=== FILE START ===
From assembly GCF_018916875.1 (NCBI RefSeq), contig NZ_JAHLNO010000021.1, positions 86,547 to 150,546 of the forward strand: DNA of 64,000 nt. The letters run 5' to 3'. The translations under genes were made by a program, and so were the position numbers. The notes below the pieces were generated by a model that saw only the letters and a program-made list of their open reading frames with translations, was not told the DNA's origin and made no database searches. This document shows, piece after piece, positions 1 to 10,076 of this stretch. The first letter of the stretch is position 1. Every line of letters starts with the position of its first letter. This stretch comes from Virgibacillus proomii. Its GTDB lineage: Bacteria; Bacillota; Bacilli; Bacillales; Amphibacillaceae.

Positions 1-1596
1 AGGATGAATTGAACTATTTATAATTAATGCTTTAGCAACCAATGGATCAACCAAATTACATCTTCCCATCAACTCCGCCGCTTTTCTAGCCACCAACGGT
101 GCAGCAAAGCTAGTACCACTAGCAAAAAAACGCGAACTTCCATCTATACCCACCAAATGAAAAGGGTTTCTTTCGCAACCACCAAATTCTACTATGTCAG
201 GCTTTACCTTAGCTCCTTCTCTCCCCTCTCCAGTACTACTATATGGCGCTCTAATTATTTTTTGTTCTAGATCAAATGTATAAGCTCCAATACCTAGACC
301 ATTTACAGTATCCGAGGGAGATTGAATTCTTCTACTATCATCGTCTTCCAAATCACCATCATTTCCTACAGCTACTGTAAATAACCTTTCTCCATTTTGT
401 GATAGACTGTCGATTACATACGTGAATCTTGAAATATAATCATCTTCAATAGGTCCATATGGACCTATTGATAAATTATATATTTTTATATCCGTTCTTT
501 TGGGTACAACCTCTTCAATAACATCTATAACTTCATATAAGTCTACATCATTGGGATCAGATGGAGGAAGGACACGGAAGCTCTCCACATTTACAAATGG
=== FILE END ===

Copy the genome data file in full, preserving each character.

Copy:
From assembly GCF_018916875.1 (NCBI RefSeq), contig NZ_JAHLNO010000021.1, positions 86,547 to 150,546 of the forward strand: DNA of 64,000 nt. The letters run 5' to 3'. The translations under genes were made by a program, and so were the position numbers. The notes below the pieces were generated by a model that saw only the letters and a program-made list of their open reading frames with translations, was not told the DNA's origin and made no database searches. This document shows, piece after piece, positions 1 to 10,076 of this stretch. The first letter of the stretch is position 1. Every line of letters starts with the position of its first letter. This stretch comes from Virgibacillus proomii. Its GTDB lineage: Bacteria; Bacillota; Bacilli; Bacillales; Amphibacillaceae.

Positions 1-1596
1 AGGATGAATTGAACTATTTATAATTAATGCTTTAGCAACCAATGGATCAACCAAATTACATCTTCCCATCAACTCCGCCGCTTTTCTAGCCACCAACGGT
101 GCAGCAAAGCTAGTACCACTAGCAAAAAAACGCGAACTTCCATCTATACCCACCAAATGAAAAGGGTTTCTTTCGCAACCACCAAATTCTACTATGTCAG
201 GCTTTACCTTAGCTCCTTCTCTCCCCTCTCCAGTACTACTATATGGCGCTCTAATTATTTTTTGTTCTAGATCAAATGTATAAGCTCCAATACCTAGACC
301 ATTTACAGTATCCGAGGGAGATTGAATTCTTCTACTATCATCGTCTTCCAAATCACCATCATTTCCTACAGCTACTGTAAATAACCTTTCTCCATTTTGT
401 GATAGACTGTCGATTACATACGTGAATCTTGAAATATAATCATCTTCAATAGGTCCATATGGACCTATTGATAAATTATATATTTTTATATCCGTTCTTT
501 TGGGTACAACCTCTTCAATAACATCTATAACTTCATATAAGTCTACATCATTGGGATCAGATGGAGGAAGGACACGGAAGCTCTCCACATTTACAAATGG